Why I Hated Maggie

I was a card-carrying member of a Thatcher-hating society—and I still have the card.

I was a card-carrying member of a Thatcher-hating society. No, really, here’s my card.

Provided by June Thomas

I don’t remember where I got it—a Marxism Today conference, perhaps (kids, that’s what we did for fun in the late 1970s)—but I have a strong recollection of the mood of those times. It felt like Britain was falling apart. Every week there seemed to be an IRA terrorist attack or a transportation disaster—a devastating fire in a train station, the sinking of a pleasure boat in the Thames. Whatever the cause, as soon as the surviving victims were bandaged up and rendered presentable, Prime Minister Margaret Thatcher would show up at the hospital for a photo op. This filled Brits like me with a combination of rage and terror. Thus the Thatchcard: “In the event of an accident, the holder of this card wishes it to be known that he/she does not wish to be visited by Mrs. Thatcher in any circumstances whatsoever.”

I know how churlish that may sound now. I carried around a ridiculous piece of plastic announcing that if one of the leaders of the free world took the time to visit my sickbed, I wished her turned away. (To my shame, I’m pretty sure that at the time I didn’t even carry an organ donor card, which the Thatchcard was modeled on.) In my defense, in that era Britain was suffused with such intense Thatcher-hatred that the enmity Obama truthers express for the president seems like a love affair by comparison.

I’d spent my elementary school years yelling “Thatcher, Thatcher, milk snatcher,” because I was one of the kids deprived when, as education secretary, she abolished free school milk. Until that policy went into effect, I’d spent every morning complaining bitterly about having to drink those odd little bottles of curdling room-temperature milk—at least that’s how it was served in my school—but that didn’t stop me from protesting the reform. And from the time I was in high school until I left Britain not long after I graduated from university, a sure-fire way—usually the only way—to perk up a protest was to start the chant to which Britons of a certain age have a Pavlovian response: “Maggie, Maggie, Maggie!, Out, out, out!”

Check out Elvis Costello’s performance of “Tramp the Dirt Down,” a song in which he tells Thatcher: “I’d like to live/ Long enough to savor/ That when they finally put you in the ground/ I’ll stand on your grave and tramp the dirt down.”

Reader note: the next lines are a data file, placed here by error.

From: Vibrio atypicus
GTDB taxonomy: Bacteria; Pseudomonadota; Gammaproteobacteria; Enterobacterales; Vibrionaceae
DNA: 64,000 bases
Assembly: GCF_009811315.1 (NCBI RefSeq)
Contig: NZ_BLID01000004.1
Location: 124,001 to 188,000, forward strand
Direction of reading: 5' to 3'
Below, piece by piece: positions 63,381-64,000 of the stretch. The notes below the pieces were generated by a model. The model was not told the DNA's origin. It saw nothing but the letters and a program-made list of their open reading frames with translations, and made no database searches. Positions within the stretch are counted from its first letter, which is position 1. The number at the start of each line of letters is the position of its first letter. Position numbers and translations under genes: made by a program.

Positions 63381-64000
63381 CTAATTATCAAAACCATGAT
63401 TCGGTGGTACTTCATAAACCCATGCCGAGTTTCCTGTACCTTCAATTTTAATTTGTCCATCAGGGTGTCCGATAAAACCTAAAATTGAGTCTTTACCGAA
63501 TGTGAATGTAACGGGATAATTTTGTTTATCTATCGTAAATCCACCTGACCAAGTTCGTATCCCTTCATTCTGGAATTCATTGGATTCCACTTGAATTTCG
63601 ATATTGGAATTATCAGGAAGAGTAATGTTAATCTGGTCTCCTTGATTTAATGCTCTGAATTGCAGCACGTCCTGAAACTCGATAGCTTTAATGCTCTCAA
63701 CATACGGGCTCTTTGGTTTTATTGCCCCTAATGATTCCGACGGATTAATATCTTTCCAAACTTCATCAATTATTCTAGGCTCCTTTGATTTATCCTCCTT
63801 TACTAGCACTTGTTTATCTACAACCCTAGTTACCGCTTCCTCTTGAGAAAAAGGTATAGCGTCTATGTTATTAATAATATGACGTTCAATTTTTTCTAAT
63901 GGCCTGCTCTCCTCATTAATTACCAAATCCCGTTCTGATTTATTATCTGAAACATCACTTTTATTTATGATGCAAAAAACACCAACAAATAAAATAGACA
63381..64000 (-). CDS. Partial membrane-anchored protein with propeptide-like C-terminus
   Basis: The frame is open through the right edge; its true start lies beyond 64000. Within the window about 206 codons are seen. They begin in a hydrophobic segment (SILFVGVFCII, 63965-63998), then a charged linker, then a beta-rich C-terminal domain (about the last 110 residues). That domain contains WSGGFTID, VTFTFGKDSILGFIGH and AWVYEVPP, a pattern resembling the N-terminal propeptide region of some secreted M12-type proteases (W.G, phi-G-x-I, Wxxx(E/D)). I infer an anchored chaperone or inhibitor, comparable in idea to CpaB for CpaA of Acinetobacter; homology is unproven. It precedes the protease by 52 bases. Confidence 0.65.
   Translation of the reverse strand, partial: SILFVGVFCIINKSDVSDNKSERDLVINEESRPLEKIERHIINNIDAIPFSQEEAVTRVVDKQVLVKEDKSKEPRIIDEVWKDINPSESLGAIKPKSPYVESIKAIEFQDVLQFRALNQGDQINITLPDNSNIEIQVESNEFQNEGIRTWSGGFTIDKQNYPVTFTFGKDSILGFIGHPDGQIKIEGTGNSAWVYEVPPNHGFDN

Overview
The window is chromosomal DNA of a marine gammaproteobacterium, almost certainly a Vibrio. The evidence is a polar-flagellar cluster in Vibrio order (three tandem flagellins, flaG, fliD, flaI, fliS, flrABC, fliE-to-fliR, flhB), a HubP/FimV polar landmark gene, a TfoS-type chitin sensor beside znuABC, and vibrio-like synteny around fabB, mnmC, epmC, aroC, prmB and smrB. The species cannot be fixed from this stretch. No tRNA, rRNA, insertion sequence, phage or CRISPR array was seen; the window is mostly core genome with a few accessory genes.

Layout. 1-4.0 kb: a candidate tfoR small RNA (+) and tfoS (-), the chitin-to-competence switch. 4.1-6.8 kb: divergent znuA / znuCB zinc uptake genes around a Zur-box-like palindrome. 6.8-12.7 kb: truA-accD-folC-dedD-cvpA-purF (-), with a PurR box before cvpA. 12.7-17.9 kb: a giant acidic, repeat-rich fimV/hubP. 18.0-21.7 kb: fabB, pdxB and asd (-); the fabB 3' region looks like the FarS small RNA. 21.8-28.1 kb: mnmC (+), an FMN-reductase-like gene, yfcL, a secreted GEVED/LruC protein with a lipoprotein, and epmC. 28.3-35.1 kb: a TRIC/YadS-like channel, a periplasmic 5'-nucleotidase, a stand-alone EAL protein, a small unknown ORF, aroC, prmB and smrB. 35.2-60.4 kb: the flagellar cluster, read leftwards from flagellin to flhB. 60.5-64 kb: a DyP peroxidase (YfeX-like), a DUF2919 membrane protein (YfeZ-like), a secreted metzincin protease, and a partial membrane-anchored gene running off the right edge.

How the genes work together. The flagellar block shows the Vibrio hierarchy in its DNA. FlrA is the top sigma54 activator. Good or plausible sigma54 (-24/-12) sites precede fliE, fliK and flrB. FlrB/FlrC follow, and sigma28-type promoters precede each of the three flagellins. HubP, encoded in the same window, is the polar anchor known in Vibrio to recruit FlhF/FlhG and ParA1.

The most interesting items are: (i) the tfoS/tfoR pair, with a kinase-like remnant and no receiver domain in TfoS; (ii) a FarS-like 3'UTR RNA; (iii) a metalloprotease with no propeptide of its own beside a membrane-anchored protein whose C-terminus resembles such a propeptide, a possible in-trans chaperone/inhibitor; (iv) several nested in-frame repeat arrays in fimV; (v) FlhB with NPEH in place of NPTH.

Why was Thatcher such a hated figure? Yes, it was about her policies—privatization, the selling off of public housing, her wars against Argentina in the Falklands and against the miners and the working class in Britain—but there was something else at work. On some level she was hated because she was a woman. Between men who hated themselves for responding to Thatcher’s stern, dominatrix-like scolding (watch “You turn if you want to; the lady’s not for turning” and tell me you don’t get chills) and women who wondered why our breakthrough female politician had to be a woman like her (though we surely knew that only an Iron Lady could have smashed the mold of British politics), the fact that Thatcher was female complicated things. Even her name was a hostage to ideology: Those on the left always used a condescending diminutive—Maggie Thatcher—while her devotees on the right used the honorific Mrs. Thatcher.

But in the typical British way, I have always believed that it was her slippery position in Britain’s rigid class system that ramped up the levels of loathing. She grew up the daughter of a Midlands grocer in what the Guardian’s Michael White called “the respectable working class.” Although she famously learned to speak in a posh accent as she climbed the political ladder, she grew up in a house without an indoor bathroom. Although throwing in her lot with the Conservative Party made her a traitor to her own class, the Tories apparently celebrated their colleague’s upward mobility—they did, after all, make her their leader, even if she was never quite “one of them.” (In 1983, she reverted to the dialect of her youth when she called a member of the opposition Labour Party “frit”—frightened—at the prospect of an election. In the words of the BBC, this was “a rare loss of composure from Mrs Thatcher.” The slip apparently haunted her.)

These days, with the passing of time, the fading of memory, and the spirit of de mortuis nil nisi bonum, I feel guilty about all that hate. This morning when I heard the news, after decades of dutifully shifting the darned thing from wallet to wallet, I finally retired the Thatchcard.